Update (12/29/18): I thought it would be helpful to post some text from Nintendo's patent filing regarding the N64's texture filtering:
Texture filter 532 in this example can perform three types of filter operations: point sampling, box filtering, and bilinear interpolation. Point sampling selects the nearest texel to the screen pixel. In the special case where the screen pixel is always the center of four texels, the box filter can be used. In the case of the typical 3-D, arbitrarily rotated polygon, bilinear filtering is generally the best choice available. For hardware cost reduction, display processor texture filter unit 532 does not implement a true bilinear filter. Instead, it linearly interpolates the three nearest texels to produce the result pixels. This has a natural triangulation bias which is not noticeable in normal texture images but may be noticed in regular pattern images. This artifact can be eliminated by prefiltering the texture image with a wider filter.This caused textures to have a distinctive, hexagonal "rupee" shape:
|Image taken by TrekkiesUnite118 on the Sega-16 forums; see the texture pattern on the wall.|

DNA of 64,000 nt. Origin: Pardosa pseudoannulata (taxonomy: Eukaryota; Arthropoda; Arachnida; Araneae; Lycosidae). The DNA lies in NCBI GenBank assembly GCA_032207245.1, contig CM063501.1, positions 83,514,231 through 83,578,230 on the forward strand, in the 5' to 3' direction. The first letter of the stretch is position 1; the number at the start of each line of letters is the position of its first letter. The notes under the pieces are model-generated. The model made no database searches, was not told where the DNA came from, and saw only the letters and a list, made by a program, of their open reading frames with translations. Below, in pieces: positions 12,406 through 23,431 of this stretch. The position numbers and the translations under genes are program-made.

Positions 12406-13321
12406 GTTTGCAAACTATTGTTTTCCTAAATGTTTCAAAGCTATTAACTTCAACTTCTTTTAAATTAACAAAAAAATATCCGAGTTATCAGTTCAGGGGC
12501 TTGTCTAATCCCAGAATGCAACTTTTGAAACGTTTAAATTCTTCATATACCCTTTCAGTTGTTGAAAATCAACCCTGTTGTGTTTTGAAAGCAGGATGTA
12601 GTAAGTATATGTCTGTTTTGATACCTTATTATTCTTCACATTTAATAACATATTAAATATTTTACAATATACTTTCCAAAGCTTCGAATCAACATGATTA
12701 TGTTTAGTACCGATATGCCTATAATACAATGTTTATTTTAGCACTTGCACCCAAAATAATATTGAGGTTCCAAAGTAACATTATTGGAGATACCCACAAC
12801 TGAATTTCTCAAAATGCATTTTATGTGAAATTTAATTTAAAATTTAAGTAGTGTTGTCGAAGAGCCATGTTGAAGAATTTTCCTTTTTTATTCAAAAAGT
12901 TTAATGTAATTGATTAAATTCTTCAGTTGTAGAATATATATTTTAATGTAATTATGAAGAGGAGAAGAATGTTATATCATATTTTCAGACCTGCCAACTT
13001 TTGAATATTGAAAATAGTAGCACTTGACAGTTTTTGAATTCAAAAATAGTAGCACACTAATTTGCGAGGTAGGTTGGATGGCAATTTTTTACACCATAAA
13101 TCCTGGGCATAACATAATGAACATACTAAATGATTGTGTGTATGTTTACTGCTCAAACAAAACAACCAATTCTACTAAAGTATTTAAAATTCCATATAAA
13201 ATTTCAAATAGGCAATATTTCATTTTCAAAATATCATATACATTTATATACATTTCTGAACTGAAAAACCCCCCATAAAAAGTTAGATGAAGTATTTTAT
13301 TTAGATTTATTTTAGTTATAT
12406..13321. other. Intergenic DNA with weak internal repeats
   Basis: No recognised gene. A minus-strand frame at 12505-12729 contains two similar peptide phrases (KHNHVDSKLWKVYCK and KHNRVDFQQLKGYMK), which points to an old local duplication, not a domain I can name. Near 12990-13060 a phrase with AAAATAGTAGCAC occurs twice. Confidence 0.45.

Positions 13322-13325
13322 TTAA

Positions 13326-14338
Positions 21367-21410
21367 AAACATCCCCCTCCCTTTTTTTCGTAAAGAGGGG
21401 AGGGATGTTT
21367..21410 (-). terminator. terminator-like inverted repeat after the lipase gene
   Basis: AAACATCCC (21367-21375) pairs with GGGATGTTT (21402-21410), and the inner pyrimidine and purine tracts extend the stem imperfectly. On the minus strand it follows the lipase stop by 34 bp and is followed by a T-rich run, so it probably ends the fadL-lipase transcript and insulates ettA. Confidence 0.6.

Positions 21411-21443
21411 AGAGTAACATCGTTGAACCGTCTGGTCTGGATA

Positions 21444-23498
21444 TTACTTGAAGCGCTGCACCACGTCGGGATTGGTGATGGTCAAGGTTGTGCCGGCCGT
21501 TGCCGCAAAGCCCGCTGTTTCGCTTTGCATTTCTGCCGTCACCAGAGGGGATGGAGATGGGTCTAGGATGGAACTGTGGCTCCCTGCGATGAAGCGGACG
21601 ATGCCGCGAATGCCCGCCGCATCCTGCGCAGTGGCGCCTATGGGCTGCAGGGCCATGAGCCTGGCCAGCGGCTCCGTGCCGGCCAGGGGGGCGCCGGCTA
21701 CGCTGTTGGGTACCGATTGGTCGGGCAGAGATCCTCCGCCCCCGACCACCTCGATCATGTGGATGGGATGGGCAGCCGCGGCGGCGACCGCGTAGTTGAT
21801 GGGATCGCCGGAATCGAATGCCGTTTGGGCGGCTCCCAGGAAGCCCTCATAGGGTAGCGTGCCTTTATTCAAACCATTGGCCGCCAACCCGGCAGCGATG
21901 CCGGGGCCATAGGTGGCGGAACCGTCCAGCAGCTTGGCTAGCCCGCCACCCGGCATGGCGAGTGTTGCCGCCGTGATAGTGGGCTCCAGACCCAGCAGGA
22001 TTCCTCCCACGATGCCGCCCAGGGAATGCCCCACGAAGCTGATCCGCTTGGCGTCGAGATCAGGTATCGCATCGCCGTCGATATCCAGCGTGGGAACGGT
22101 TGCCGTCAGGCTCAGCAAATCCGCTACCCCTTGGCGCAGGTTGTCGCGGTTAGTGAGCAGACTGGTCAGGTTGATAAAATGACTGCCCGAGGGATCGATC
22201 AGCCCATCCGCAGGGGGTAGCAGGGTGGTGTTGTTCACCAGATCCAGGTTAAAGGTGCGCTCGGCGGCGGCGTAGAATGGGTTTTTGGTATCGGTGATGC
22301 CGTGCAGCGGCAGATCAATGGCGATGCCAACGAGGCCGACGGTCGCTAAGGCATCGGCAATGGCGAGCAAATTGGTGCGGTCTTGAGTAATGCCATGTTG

there was a discussion on the devmaster forums about reproducing this 3-point sampling in software with some great screenshots and code samples. Then, a couple of years later, ArthurCarvalho posted an HLSL shader that performed the same function on the Emutalk forums.
Skip to 2014 and my friend aliaspider, author of the awesome GTU shader and the guy responsible for porting RetroArch to the PSP (among many other things), ported this HLSL code to GLSL and plopped it into the rendering code for the libretro fork of mupen64plus, where it is applied on a per-texture basis. This clears up many of the texture artifacts typical of N64 emulation and provides that familiar, pointy-textured look:
Update (9/15/2015): looks like gonetz has added it to his crowdfunded gliden64 plugin.